Supermodel and actress Amber Valletta recently gave an intimate, 15-minute account of her lifelong struggle with addiction to drugs and alcohol.
Valletta, who is 40, has appeared in campaigns for Gucci, Versace, and Prada, been on the covers of Vogue, Harper's Bazaar, and Allure, and starred in feature films like Hitch, among others, in her over 20-year career.
She is also a self-identified addict and recently "came out" as one to an audience in a video on the healthy living site MindBodyGreen.com.
"My hope is that someone somewhere in this room, out of this room will hear something that will help them and perhaps get them out of the shadows and the darkness of addiction and bring them into the light," she said.
Valletta said she realized she was an addict from an early age, and believes she was genetically predisposed to be one.
"I think once you kind of feed the monster, there's a switch and it takes hold," she said. "When I was, I think, about 8, I started trying to get outside of myself. I sniffed markers, I sniffed glue, finger nail polish. Anything that could give me a buzz. Then I started hyper ventilating. Then I found drugs that were around the culture of my family and I started trying to sneak those. Marijuana, there was joints, things like that. By 10, I think I had been high."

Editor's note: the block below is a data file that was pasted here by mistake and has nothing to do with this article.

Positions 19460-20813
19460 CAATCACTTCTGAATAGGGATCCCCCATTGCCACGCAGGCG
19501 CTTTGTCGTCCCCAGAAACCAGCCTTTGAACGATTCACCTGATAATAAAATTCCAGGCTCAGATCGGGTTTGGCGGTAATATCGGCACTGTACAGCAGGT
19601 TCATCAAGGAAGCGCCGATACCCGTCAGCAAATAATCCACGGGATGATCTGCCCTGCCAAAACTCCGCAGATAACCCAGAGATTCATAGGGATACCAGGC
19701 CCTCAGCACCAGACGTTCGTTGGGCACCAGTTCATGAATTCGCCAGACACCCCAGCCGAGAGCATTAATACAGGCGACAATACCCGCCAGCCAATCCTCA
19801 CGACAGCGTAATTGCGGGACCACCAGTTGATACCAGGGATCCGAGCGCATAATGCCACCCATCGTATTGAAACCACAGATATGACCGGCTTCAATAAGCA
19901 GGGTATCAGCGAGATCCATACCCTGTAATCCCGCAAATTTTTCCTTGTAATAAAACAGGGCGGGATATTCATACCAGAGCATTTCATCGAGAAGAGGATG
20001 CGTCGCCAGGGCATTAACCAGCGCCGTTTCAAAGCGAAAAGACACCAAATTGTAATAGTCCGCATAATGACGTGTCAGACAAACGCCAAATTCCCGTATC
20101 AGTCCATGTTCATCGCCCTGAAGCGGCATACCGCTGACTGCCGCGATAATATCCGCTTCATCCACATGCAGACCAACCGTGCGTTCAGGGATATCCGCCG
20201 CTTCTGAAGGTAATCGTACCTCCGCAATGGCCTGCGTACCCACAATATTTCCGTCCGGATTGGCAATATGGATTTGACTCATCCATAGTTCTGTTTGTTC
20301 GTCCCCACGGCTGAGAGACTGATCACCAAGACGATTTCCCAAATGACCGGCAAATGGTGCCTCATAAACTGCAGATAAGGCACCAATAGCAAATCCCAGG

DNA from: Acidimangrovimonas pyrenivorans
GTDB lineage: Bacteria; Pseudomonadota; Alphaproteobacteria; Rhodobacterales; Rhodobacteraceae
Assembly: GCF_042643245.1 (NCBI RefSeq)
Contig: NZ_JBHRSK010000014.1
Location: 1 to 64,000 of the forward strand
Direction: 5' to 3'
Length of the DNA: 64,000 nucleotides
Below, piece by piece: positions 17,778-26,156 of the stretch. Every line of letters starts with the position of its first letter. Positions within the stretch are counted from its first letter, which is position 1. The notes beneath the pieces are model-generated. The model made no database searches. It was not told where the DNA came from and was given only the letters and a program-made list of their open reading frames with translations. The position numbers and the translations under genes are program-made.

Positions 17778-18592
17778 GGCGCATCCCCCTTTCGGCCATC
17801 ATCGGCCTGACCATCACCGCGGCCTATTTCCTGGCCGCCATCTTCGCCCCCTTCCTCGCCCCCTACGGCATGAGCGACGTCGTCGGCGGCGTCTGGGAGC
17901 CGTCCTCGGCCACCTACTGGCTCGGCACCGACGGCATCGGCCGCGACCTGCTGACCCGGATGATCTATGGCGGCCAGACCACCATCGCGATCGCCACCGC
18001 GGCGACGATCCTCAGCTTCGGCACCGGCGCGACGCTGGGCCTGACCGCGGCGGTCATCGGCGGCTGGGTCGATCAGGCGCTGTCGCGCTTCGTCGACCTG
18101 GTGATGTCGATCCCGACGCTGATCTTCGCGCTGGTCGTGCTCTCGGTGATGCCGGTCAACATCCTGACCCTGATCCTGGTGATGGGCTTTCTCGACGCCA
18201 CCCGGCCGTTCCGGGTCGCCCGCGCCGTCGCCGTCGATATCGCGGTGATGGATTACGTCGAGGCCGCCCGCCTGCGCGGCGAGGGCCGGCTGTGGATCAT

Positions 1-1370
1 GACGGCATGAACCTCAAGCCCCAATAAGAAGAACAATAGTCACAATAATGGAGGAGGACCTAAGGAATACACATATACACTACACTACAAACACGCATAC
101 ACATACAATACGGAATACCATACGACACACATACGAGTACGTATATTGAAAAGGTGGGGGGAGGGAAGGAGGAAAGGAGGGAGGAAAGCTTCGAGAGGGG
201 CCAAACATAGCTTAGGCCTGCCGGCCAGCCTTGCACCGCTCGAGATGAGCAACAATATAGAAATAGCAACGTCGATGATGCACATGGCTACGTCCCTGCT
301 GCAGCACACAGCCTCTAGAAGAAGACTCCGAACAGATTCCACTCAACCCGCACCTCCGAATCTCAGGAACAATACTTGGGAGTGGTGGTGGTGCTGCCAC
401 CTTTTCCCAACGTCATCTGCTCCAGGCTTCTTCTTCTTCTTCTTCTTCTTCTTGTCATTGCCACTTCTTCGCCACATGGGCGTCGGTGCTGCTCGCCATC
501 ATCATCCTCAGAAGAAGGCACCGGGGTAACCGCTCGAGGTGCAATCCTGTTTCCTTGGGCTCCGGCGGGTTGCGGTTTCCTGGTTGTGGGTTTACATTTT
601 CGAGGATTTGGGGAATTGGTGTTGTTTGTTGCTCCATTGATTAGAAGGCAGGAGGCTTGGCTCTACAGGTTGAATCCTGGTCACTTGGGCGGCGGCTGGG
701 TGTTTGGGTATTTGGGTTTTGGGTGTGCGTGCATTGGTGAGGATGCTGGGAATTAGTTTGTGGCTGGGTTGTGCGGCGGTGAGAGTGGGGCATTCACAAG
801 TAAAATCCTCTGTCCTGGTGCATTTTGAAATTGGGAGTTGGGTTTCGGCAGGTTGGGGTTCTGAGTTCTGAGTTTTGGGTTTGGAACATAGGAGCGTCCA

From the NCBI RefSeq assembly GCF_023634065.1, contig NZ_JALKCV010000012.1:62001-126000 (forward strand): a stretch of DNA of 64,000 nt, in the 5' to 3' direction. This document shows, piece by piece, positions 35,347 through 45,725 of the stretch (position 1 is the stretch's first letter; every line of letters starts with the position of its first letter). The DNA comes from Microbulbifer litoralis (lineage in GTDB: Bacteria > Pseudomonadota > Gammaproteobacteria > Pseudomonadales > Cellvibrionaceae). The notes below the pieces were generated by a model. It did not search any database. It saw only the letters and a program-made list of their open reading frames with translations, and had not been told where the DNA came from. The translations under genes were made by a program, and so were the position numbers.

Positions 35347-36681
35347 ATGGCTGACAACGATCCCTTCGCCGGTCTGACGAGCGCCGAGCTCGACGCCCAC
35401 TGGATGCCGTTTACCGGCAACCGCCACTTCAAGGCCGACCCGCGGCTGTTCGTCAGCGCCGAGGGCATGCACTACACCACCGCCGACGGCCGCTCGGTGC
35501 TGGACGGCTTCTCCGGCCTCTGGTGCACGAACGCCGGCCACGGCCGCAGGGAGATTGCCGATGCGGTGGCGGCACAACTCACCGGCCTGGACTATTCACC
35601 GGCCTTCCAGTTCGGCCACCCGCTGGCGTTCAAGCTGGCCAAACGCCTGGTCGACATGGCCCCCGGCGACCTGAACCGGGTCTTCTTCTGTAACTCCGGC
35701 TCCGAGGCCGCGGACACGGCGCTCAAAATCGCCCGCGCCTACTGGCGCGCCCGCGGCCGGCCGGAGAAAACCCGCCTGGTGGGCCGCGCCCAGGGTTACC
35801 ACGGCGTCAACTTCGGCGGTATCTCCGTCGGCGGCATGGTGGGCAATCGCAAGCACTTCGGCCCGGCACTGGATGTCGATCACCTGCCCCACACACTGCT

Yet she also took ownership of her disease, admitting she'd have likely been an addict regardless of her environment.
"I know for certain that I'm an addict, through and through, and even if I had this blessed, amazing, childhood, I'd still want to get higher. I'd still want to get out of myself. Because I'm uncomfortable. I'm uncomfortable being a human being."
Her addiction was exacerbated when, at 18, she moved from Oklahoma to Europe to be a model and had access to cocaine and alcohol.
"I didn't have any tools. I was kind of this socially inept kid and I was thrown into this world that was very sophisticated and I didn't have that kind of upbringing. I didn't even know which fork to use...not that that any of that matters, what matters is what I felt."
Valletta went on to describe how, despite that she was at "the top of my game" by her early 20s, she risked everything for addiction. "I had a multimillion dollar deal and I showed up the first day to shoot this campaign high on drugs," she said. "I didn't care."
She eventually got sober because she had no other choice.
"I got sober at 25, not because I had the willpower, but because I didn't want to die and I really believed that there had to be something more than what I was doing."
Now, she self-reflects constantly in order to understand what she needs to live a healthy life and keep from using.
"My disease is always an arms length away form me. From here to here," she said. "And when I dive into dark places in myself that scare me or I feel ugly about, that is where the real growth comes. From pausing, from being willing to look within. Opening up and turning all of it inside out. Asking you for help and showing all of you my underbelly."